REMARKS BY THE DEPUTY REPRESENTATIVE, UNICEF UGANDA Dr. Karen B.

Allen Meeting with the Minister of State for Primary Education UNICEF Support to the Education Sector UNICEF Mbuya Warehouse, Kampala / 29 March 2010, 11.00AM The Minister of State for Primary Education, Honourable Kamanda Bataringaya. The Permanent Secretary, Ministry of Education and Sports. The Director of Basic and Secondary Education. The Director of Higher, Technical, Vocational Education and Training. The Commissioner for Teacher Instructor Education and Training. The Commissioner for Education Planning. The Commissioner for Basic Education. Distinguished guests in your respective capacities. Ladies and gentlemen. On behalf of the United Nations Children’s Fund in Uganda, I would like to welcome you all to this morning’s special ceremony. We are delighted to witness the official handover of 39 motorcycles, purchased with UNICEF support, by the Ministry of Education and Sports, to the Primary Teachers Colleges of Gulu, Loro, Soroti and Moroto. Let me thank, in particular, the Minister of State for Primary Education, and all the dedicated staff of the Ministry, for this opportunity to share with you my remarks. The education system in Uganda has made laudable achievements in recent years, particularly in greatly increasing access and enrolment. There are still challenges, especially in quality and completion. We fully support the Ministry and the District Governments in their efforts to increase timely enrollment, ensure that boys and girls, once enrolled, go on to complete school and that while they are in school, their classrooms and teachers meet all national standards. We will know we are succeeding when literacy and numeracy proficiency improves everywhere in the country. Currently the national Literacy proficiency for Primary 3 students is just under 56 percent, and for P6, 48 percent. For P3, the national numeracy rate is 71 percent, and for P6, just above 53%. That is at the national level. When we start looking at regional disparities – for example, the northeastern region with a Net Intake Rate as low as 20 percent, and 7 percent completion rate – the situation is serious. Honourable Minister of State. Ladies and gentlemen. Simply put, the task at hand for all of us is to focus on increasing timely access, quality and completion. And we have no better ally in the effort than primary school teachers. In this regard, these motorcycles are intended to strengthen the capacity of the PTCs to provide outreach support to primary schools. Through outreach, PTC staff can improve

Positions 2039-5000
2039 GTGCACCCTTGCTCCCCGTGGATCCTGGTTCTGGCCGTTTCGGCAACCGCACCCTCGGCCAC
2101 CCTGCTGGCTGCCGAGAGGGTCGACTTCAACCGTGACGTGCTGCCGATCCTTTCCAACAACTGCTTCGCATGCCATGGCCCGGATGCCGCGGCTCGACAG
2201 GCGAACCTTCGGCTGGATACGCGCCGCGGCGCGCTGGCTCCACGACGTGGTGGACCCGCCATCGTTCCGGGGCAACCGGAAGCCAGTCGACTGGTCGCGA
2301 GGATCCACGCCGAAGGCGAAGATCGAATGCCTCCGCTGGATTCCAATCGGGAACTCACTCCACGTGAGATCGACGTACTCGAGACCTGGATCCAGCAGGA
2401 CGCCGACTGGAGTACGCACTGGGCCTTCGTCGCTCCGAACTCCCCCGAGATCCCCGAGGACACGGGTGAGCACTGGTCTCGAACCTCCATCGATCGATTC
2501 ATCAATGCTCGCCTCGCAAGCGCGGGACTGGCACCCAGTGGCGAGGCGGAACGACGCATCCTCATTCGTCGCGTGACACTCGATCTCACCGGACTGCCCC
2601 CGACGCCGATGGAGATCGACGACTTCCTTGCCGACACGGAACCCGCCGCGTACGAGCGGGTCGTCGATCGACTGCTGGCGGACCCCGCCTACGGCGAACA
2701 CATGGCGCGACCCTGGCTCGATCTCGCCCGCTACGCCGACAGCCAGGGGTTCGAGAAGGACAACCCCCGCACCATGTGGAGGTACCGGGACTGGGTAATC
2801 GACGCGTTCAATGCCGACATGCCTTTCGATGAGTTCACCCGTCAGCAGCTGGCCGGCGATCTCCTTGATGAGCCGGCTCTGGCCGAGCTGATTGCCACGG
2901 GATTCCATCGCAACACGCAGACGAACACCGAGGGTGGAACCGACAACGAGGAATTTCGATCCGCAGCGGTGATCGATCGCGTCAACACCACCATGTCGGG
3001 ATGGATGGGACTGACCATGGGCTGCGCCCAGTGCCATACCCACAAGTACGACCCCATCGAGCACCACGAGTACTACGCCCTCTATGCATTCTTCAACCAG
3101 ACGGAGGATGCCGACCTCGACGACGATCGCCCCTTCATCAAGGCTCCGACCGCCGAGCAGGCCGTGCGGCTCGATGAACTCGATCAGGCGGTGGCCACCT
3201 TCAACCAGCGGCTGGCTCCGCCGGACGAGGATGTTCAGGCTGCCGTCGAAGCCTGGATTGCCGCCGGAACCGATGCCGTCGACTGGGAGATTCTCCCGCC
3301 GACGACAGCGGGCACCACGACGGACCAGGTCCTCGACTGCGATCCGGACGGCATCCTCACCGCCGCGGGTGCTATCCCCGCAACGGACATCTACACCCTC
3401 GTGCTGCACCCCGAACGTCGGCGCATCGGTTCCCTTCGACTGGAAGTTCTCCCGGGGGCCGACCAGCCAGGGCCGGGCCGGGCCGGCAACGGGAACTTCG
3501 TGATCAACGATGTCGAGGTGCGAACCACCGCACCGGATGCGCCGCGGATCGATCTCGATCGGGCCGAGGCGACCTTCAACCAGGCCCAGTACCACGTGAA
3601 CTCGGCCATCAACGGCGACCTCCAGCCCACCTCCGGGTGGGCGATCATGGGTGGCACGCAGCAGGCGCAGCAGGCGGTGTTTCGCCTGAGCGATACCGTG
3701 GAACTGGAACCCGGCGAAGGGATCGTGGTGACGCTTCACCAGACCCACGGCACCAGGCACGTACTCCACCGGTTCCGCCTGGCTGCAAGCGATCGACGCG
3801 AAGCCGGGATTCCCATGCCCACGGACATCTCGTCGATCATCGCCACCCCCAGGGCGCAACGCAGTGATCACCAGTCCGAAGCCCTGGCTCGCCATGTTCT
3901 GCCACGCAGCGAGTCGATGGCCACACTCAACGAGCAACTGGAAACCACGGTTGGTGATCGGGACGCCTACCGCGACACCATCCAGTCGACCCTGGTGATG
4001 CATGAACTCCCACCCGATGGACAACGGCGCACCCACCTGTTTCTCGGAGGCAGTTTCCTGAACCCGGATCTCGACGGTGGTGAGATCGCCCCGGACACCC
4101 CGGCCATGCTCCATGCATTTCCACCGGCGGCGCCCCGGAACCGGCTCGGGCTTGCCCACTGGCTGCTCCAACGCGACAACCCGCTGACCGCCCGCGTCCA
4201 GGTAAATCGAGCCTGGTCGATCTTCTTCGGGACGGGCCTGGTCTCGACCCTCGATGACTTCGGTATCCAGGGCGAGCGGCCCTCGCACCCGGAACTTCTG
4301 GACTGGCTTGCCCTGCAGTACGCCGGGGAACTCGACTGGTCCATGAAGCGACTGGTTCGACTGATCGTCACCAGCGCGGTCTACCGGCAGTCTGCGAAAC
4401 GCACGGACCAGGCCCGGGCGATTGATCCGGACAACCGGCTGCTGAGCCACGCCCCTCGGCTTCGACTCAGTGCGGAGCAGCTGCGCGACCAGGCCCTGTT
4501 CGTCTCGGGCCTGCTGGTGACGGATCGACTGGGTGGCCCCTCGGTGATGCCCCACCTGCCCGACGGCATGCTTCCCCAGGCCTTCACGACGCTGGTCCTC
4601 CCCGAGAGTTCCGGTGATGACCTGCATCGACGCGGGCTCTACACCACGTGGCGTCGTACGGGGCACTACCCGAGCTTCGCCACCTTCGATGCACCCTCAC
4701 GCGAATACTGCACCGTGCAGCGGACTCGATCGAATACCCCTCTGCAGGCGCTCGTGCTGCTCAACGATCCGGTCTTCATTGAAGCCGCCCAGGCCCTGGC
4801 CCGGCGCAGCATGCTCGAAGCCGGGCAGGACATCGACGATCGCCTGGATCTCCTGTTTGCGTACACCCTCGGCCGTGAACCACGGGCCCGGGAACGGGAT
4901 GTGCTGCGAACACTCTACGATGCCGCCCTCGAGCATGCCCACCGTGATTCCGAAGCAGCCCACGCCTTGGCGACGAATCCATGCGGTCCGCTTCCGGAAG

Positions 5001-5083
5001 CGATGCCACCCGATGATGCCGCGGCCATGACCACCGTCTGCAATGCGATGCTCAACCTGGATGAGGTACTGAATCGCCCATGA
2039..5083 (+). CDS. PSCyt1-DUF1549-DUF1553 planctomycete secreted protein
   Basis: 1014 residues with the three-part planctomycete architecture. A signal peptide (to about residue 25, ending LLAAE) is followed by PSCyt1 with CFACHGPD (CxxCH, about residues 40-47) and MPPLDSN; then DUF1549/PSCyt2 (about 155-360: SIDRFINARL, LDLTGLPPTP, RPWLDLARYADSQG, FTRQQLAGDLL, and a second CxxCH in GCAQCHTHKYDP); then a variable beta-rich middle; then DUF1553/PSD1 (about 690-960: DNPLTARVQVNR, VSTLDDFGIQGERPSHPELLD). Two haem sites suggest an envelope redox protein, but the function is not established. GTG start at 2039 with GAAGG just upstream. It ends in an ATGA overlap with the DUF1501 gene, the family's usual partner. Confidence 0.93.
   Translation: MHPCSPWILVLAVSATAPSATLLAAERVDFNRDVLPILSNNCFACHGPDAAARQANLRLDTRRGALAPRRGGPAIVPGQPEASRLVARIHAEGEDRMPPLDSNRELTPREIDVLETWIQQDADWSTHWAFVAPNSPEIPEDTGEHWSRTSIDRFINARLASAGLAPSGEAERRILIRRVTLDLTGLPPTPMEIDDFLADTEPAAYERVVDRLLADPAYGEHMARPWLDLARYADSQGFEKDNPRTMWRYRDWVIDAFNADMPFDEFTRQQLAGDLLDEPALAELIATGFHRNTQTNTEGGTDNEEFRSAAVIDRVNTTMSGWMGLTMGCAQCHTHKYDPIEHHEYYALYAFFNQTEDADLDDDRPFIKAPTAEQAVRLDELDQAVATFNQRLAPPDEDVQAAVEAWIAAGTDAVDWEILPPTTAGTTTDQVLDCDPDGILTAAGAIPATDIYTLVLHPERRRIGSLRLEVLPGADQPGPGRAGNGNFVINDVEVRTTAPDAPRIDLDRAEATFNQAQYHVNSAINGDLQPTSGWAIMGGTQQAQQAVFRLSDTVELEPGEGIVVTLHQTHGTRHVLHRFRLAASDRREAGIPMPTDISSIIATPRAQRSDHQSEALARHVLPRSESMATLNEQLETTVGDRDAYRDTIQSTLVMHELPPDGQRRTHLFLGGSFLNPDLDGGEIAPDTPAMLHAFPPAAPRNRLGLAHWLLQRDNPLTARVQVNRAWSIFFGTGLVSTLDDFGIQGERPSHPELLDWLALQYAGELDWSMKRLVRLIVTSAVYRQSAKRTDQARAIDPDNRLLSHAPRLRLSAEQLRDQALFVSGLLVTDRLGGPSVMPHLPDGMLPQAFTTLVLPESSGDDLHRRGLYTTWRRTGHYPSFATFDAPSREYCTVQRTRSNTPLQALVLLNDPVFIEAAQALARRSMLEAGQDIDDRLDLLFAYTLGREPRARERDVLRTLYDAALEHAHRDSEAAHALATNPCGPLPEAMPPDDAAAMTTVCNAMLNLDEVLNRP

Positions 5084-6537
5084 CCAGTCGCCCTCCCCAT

training, tutoring and mentoring of primary school teachers – what we call facilitative, supportive supervision. The current motorbikes being used by these PTCs are 16 years old – way beyond primary school age! – and so, this addition will rejuvenate the fleet. It is UNICEF’s wish, that the Coordinating Centre Tutors from the four core PTCs use these motorcycles to increase the frequency of their visits to primary schools. Workshops and other training events are fine, but the best refresher is on-the-ground, on-site mentoring. Furthermore, the insights one gains from such visits will help the Tutors to hone and refine their skills. Teachers must not be sent out to rural schools and then left alone. They need and deserve continuous contact with fellow professionals, to continuously improve their performance in the classroom setting, as well to ensure that learning environments are friendly to all girls and boys. Therefore UNICEF is proud to partner with the Government of Uganda for the betterment of learning. Our vision is to keep all children in Uganda alive, safe and learning. Honourable Minister of State. Ladies and gentlemen. Permit me to conclude my brief remarks by quoting the words of Gabriela Mistral, a Nobel Prize-winning poet and educator. She wrote: “Many of the things we need can wait. The child cannot. Right now is the time his bones are being formed, his blood is being made, and his senses are being developed. To him we cannot answer 'Tomorrow.' His name is 'Today.'”
Let us all be inspired in the collective effort today, for a brighter future for the children of Uganda. Thank you.

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For more information, please contact: Margo O’Sullivan, Chief of Basic Education, UNICEF Uganda, 0717 171 500,

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mosullivan@unicef.org Chulho Hyun, Chief of Communication, UNICEF Uganda, 0717 171 110, chyun@unicef.org

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